Shubra Beloula: The tiny Egyptian village few know

January 16, 2022

Jasmine, an essential ingredient in many perfumes, grows in abundance around the Egyptian village of Shubra Beloula, which is responsible for much of the world’s production.

When it comes to perfume, most people instantly think of famous French labels such as Chanel N°5, Miss Dior, Yves Saint Lauren’s Opium and Guerlain’s Shalimar. However, likely few would know that an essential ingredient in many of these iconic brands likely hails from a small village in Egypt.

Shubra Beloula El-Sakhaweya, located about 97km north of Cairo and simply referred to as Shubra Beloula, is responsible for more than half of the world’s production of jasmine. These blossoms yield a classic feminine floral scent found in many perfumes, making jasmine a “foundation stone in perfumery”.

“We have reached up to 2,500 tonnes of blossoms processed per year or per season. And that accounts for about 60% plus or minus of the world production,” said Hussein A Fakhry, owner of the leading jasmine extraction factory in Egypt and head of the executive committee of the International Federation of Essential Oils and Aroma Trades (IFEAT).

“Shubra Beloula has the highest density of production [in Egypt]… take a compass, you put your point on Shubra Beloula and then you draw a circle of about [a] 30km radius. And this is where all of Egypt’s jasmine is coming from,” continued Fakhry, whose father introduced jasmine planting to the village in the 1950s.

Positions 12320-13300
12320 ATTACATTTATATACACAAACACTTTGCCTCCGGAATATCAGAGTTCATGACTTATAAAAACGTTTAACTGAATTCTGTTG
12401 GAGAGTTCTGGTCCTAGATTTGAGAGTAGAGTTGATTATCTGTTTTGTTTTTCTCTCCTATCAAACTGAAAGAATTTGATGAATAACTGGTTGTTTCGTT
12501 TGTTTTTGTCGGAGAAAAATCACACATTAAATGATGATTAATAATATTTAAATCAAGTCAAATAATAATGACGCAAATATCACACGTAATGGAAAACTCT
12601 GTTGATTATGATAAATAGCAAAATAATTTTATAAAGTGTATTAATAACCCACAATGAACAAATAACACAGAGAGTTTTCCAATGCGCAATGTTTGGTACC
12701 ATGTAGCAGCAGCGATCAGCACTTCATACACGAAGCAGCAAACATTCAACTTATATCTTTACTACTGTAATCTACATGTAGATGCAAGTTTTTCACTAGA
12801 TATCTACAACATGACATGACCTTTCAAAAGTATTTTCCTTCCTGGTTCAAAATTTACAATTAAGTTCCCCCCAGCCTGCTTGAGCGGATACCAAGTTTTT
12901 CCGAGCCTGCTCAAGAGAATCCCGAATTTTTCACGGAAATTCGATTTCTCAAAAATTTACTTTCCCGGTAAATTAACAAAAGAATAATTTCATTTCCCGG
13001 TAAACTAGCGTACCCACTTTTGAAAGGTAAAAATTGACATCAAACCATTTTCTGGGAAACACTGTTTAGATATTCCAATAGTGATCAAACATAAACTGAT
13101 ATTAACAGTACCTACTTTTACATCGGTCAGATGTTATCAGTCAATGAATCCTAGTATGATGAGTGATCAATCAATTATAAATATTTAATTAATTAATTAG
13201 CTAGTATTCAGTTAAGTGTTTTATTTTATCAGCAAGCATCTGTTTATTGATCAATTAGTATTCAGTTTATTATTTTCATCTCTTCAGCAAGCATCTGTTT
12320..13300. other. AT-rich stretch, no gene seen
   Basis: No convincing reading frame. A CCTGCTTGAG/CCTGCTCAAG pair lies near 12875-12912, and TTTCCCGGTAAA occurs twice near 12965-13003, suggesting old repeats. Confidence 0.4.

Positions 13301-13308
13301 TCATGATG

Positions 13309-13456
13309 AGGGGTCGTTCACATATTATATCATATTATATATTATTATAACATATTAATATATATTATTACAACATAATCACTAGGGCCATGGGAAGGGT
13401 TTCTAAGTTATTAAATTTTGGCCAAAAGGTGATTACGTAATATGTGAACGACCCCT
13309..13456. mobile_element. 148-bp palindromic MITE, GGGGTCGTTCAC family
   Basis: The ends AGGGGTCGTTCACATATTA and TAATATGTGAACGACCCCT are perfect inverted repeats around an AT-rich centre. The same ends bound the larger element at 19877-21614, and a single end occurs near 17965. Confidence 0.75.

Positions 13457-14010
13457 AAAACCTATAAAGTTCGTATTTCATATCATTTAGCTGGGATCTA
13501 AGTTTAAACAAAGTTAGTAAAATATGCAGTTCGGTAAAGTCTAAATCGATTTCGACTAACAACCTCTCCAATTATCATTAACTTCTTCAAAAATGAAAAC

Most of Shubra Beloula’s land, around 257 acres, is planted with jasmine, with a few farms cultivating an another aromatic tree called bitter orange. Jasmine fields are divided into rows, and when the flowers bloom at night, they give off an intense pungent exotic scent. Villagers like talking with the few visitors who traverse the town’s unpaved roads about the beautiful flowers that surround them, and might even invite them to help with picking process.

For villagers, jasmine is not just a nice smelling flower but a major source of their livelihood. “Everyone in this village from the eldest to the youngest picks jasmine flowers,” said jasmine picker Mohamed Faraj. “Kids as young as seven years old wake up by dawn, pick jasmine for a few hours then head to school. I used to do so since I was nine years old.”

Jasmine harvesting, which occurs from June to December, is a unique and fascinating process. Every day before sunset, jasmine fields look and smell like just any other green area with just few blossoms showing here and there. Yet, only a few hours later, the mature buds fully open and their fragrance spreads across the fields inviting the villagers to head into the darkness to collect them.

“People start picking at dawn [03:00] to around 09:00, because after sunrise, unpicked blossoms lose their essence and become unusable,” Faraj said.

“The plant is the queen of the night. It has basically adapted its biology to being pollinated by night insects like moths rather than bees and birds, which are basically active during the day,” Fakhry explained. “The blossoms open during the night and send out their best fragrance. So, you want to pick it at that moment.”